...as the Scienceblogs.com network was huge, and hugely visible, and hugely respected, and hugely watched by MSM, all those wonderful science blogs outside the network were essentially invisible, living in the shadow of Sb and hoping we’d link to them sometimes (which we tried to do often, but that is not enough). It is like in the Mesozoic – all those tiny little shrew-like mammals hiding in underground burrows and foraging for seeds at night, being unable to spread into any other niches because the big, dangerous dinosaurs are roaming around the land.He goes on to liken Pepsico's Food Frontiers blog to the Chixculub impact. Brilliant. More optimistically, he compares the remaining writers at ScienceBlogs to birds, who after all survived the K-Pg extinction that killed the other dinosaurs and thrived in novel ways.
Of course, all this talk of the "archipelago" of science blog networks (rather than the Pangaea of the old ScienceBlogs) has caused me to think about what being on a blog network would be like. I know that I'm not in the same class as the SciBlings, but I think that I'm one of many dedicated amateurs who care about science, love writing about it, want to improve, and want to find a larger audience. My goal is to be able to dedicate a hefty chunk of my professional life to science communication, both through writing and graphic design.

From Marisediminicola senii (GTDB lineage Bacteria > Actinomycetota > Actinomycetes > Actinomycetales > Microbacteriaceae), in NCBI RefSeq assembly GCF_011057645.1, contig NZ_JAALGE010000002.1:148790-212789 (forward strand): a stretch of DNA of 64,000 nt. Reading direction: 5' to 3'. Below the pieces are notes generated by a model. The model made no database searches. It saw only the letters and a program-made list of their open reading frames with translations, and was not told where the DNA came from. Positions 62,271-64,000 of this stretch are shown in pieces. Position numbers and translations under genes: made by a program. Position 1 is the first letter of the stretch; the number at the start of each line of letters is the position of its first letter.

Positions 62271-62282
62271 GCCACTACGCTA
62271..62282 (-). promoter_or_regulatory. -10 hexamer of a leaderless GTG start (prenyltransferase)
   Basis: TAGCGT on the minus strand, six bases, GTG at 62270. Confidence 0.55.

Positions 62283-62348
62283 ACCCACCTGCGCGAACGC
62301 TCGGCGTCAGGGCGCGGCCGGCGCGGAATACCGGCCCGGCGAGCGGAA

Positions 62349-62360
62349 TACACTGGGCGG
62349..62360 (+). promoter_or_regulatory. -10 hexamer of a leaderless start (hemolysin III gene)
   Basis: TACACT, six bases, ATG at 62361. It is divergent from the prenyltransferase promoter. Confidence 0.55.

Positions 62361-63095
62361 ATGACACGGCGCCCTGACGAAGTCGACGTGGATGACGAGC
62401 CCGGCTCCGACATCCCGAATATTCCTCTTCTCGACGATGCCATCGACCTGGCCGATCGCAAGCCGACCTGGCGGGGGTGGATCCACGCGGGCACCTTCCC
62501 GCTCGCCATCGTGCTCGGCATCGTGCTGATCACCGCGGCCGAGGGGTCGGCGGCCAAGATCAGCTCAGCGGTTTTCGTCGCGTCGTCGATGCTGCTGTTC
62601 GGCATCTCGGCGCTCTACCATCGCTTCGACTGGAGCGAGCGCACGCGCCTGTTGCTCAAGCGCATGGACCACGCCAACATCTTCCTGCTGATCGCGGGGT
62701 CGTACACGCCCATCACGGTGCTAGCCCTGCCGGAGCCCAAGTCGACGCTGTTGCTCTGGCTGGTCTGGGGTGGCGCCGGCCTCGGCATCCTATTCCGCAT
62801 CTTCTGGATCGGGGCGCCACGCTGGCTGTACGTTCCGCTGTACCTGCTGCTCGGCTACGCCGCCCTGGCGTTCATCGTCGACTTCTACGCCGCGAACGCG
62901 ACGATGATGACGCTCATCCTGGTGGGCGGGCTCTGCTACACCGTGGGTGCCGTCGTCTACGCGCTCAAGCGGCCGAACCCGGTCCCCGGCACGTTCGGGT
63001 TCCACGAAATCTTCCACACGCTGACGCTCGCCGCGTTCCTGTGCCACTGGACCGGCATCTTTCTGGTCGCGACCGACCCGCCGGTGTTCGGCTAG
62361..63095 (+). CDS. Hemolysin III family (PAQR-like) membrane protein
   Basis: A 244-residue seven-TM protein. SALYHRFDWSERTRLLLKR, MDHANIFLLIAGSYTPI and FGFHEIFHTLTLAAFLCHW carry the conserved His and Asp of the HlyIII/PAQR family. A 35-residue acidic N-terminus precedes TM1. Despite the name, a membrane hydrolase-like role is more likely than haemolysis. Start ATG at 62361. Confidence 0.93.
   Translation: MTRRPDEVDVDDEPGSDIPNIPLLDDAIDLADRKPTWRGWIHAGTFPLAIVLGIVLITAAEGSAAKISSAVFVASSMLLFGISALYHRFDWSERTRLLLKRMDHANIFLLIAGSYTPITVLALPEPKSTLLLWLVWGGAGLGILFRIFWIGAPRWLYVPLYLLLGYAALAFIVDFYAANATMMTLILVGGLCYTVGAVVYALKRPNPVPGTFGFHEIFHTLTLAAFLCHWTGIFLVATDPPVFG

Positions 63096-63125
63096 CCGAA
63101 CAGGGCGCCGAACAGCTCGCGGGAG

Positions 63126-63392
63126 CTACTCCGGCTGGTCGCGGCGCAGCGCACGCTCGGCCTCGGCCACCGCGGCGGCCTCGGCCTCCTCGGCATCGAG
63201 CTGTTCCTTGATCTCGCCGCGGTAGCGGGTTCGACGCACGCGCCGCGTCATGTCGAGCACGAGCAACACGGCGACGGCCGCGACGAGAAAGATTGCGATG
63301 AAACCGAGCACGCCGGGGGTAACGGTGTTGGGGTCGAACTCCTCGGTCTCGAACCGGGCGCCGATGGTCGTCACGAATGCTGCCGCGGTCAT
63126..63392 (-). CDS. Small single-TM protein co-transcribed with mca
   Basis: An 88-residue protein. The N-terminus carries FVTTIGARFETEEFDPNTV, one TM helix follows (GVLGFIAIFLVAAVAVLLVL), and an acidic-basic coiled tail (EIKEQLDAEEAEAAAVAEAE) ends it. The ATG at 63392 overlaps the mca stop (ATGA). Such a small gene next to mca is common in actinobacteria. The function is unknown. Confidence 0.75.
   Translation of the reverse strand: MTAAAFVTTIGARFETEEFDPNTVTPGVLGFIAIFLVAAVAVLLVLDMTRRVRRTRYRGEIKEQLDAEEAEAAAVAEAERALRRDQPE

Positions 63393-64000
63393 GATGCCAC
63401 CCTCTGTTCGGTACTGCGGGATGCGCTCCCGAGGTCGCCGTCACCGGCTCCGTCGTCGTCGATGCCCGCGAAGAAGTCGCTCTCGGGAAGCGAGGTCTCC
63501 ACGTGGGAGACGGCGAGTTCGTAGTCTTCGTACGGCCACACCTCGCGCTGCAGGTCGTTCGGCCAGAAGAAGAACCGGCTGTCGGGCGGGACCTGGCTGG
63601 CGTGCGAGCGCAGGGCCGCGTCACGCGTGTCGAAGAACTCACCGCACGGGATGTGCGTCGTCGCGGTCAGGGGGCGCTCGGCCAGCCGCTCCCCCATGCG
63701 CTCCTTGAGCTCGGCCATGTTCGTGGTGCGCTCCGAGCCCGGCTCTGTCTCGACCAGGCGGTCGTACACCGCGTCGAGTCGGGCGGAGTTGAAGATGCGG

I'd love to be part of a paleontology/ natural history/ evolution themed blog network. Anyone want to talk about starting one? Or can anyone suggest an existing one I might fit into? I do try to keep abreast of new developments in the science writing community online, but like I mentioned above: it's daunting. I invite anyone who wants to brainstorm this to holler my way.